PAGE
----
Headlines grab attention. That is their function in the newspaper. There is even a cliché in the English language whereby an event of great importance is said to be “making headlines.”
In a community newspaper, editors seldom get the opportunity to write sensational headlines. Usually the best we can do is come up with a play on words and a pun or two in each edition.
Last week was an exception. The evening before deadline for the News-Optimist Wednesday edition a huge warehouse across the street from our office burned and was eventually knocked to the ground. Now that’s headline making news for a change. Not good news, but sensational news.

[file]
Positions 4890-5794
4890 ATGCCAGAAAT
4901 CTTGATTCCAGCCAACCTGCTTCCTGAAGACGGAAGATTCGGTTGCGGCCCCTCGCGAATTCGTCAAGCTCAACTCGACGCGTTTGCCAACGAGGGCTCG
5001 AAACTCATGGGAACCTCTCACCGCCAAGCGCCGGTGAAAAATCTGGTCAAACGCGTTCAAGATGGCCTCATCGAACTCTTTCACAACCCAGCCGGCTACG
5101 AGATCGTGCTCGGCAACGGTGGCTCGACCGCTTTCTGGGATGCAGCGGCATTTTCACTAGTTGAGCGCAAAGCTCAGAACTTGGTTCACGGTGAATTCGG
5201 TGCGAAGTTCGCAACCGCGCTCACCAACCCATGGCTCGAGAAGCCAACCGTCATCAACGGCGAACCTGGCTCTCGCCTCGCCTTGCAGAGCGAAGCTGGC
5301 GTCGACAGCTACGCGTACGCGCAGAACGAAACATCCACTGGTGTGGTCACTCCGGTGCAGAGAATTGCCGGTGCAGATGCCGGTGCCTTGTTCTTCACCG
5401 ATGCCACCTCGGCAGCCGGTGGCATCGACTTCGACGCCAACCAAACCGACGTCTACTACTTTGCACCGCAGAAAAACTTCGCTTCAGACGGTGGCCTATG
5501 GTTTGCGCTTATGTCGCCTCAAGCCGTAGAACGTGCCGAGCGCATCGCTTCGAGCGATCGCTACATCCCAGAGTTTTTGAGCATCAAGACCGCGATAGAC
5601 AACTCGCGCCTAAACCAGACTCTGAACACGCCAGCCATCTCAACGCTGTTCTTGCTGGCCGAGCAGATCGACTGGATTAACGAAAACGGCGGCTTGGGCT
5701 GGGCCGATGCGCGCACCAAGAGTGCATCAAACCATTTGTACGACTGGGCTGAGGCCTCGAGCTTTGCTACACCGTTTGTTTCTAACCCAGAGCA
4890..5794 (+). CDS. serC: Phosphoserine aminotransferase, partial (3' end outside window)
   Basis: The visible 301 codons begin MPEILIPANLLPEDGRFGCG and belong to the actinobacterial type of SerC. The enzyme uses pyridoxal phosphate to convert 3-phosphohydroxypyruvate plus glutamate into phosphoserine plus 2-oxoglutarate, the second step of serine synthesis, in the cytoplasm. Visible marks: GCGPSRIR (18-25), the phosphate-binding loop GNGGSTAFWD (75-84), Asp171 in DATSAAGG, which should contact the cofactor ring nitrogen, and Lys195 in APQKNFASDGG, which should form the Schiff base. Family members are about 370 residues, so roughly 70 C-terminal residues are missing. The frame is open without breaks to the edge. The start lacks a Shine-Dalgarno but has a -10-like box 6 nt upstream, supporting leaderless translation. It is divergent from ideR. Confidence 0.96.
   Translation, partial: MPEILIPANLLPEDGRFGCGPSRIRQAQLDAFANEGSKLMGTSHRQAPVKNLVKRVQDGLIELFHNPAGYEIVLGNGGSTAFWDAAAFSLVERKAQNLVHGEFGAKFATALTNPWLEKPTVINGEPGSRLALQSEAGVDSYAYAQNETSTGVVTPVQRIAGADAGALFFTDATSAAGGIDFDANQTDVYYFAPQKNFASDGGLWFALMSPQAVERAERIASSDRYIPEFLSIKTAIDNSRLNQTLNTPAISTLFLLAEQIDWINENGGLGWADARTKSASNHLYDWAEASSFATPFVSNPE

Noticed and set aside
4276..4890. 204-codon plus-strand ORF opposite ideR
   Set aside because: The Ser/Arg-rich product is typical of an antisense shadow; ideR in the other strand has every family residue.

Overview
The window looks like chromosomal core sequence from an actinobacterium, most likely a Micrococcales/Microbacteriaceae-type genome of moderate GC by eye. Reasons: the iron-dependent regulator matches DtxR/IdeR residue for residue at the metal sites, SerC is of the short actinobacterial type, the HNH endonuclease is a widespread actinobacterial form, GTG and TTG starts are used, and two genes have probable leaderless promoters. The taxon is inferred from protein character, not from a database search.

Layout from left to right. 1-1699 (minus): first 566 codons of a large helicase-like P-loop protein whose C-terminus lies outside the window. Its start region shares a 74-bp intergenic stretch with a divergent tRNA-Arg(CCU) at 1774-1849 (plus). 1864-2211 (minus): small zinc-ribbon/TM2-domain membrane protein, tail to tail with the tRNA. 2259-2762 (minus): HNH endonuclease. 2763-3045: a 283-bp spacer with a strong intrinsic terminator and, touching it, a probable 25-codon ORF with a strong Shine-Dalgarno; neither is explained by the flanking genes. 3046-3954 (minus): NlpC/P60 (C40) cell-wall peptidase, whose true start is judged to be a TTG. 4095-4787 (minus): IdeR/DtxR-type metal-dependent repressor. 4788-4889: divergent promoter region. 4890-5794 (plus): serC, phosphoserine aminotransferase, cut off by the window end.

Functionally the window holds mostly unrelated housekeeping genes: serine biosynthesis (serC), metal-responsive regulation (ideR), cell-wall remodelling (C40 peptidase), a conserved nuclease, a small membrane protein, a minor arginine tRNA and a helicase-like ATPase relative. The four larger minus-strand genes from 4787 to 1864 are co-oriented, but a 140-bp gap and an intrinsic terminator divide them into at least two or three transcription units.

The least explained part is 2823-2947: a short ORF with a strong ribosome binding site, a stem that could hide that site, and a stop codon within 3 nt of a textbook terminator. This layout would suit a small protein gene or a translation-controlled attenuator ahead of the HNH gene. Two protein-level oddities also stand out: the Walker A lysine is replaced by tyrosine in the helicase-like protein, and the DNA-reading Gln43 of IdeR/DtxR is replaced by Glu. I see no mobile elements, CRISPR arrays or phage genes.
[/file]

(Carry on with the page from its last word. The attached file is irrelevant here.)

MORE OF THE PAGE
Unfortunately, in my enthusiasm I created a headline that has offended some readers. For that I apologize. No offense was intended, I was merely carried away by the opportunity to write something splashy.
If you are reading closely, you note the use of “editor” and “I” in the previous paragraphs. A caller who left voice mail to express her offense at the headline asked me to chastise the reporter who wrote the accompanying story for what she called the “title.” I phoned her back, talking to her voice mail, to clarify it is the editor who composes the headlines, not the reporter, so if she needed to beat someone up I was her woman.
That said, I will attempt to predict the impact of my enthusiasm to pump some juice into the newspaper’s headlines before they go to print.